A Small Porch: Sabbath Poems 2014A Small Porch: Sabbath Poems 2014 by Wendell Berry

My rating: 4 of 5 stars


Gathering poems Berry wrote during his sabbaths of 2014 and 2015, this book serves as a follow-up to This Day: New and Collected Sabbath Poems 1979 - 2012 which gathered previous years. While a long essay makes up half the book, I found the poetry strong, exhibiting Berry's characteristic reflections on the relations of man and nature. This is not the place to start with Berry but it is an excellent addition to his body of work.



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Sep. 7th, 2016

This Present Moment: New PoemsThis Present Moment: New Poems by Gary Snyder

My rating: 4 of 5 stars


His first collection since 2004, this book finds Gary Snyder to be a strong, vital poet speaking on nature and spirit. The longer poem, "Go Now," written about the death of his wife is a devastating and powerful piece that only increases Snyder's already strong reputation. A strong entry in the work of an important American poet.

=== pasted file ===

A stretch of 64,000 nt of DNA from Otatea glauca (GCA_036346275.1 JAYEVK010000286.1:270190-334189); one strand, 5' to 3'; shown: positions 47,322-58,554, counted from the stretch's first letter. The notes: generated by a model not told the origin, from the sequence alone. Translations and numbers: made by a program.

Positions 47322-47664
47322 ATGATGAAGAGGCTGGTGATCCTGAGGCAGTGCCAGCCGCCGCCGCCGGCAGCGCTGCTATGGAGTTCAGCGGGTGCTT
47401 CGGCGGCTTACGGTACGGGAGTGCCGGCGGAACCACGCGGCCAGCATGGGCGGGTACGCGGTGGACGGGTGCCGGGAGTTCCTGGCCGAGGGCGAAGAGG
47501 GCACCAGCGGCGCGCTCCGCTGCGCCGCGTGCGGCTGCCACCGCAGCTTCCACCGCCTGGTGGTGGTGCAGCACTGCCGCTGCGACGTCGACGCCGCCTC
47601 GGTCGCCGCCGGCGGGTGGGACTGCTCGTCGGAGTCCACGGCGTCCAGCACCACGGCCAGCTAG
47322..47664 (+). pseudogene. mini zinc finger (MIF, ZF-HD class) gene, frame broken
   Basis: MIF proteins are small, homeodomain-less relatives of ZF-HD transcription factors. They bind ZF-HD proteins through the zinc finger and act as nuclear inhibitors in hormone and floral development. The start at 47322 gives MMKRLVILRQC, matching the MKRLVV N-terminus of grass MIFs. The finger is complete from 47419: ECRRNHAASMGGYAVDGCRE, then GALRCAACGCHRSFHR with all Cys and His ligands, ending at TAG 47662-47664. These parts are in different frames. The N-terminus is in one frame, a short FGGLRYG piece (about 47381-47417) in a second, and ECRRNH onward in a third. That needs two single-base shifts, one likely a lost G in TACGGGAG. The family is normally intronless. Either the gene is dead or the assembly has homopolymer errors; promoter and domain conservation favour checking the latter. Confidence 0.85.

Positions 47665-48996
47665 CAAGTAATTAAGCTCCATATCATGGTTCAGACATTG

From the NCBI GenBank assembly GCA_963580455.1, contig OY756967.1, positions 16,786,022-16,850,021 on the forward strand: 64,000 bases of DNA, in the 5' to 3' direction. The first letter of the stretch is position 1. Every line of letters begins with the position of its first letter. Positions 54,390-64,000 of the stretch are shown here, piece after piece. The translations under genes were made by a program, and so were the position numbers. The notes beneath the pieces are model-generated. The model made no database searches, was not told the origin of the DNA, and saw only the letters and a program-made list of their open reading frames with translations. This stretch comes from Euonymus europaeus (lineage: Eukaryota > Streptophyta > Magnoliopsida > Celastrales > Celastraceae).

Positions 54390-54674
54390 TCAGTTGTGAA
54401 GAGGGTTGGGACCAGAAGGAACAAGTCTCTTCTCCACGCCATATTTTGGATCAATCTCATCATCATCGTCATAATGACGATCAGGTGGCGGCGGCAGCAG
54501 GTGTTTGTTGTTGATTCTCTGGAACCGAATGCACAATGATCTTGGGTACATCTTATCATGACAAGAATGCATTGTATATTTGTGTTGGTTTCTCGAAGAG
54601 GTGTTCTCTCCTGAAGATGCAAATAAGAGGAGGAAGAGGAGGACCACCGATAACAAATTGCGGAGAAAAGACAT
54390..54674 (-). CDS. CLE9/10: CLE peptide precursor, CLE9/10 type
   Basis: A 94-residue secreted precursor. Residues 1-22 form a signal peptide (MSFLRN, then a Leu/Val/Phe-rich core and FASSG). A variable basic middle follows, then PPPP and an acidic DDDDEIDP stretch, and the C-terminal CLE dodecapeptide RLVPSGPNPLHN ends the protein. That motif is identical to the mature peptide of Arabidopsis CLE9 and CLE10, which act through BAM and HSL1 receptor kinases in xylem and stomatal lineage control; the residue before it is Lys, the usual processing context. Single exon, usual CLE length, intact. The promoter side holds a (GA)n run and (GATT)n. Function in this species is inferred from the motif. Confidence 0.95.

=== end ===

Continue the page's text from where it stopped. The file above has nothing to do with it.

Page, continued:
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Sep. 7th, 2016

The Invisible Library (The Invisible Library, #1)The Invisible Library by Genevieve Cogman

My rating: 4 of 5 stars


The Invisible Library exists between alternate dimensions and gathers important works from each of them for posterity and preservation. Irene is a Librarian and she and her assistant Kai are sent to a chaos-infested version of England to collect a book of Grimm's tales. This book is a fun start to a new series with a lot of potential for more adventure and I enjoyed it immensely. I'm already excited for book #2.



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Aug. 10th, 2016

Whereas: PoemsWhereas: Poems by Stephen Dunn

My rating: 4 of 5 stars


Stephen Dunn is one of our best contemporary poets and this book finds him exploring life and nature, finding both beauty and confusion as he ages. His poems are deceptive and alluring in their analysis of the everyday and finding more. Always thoughtful and provocative, this book further cements Dunn's already strong reputation.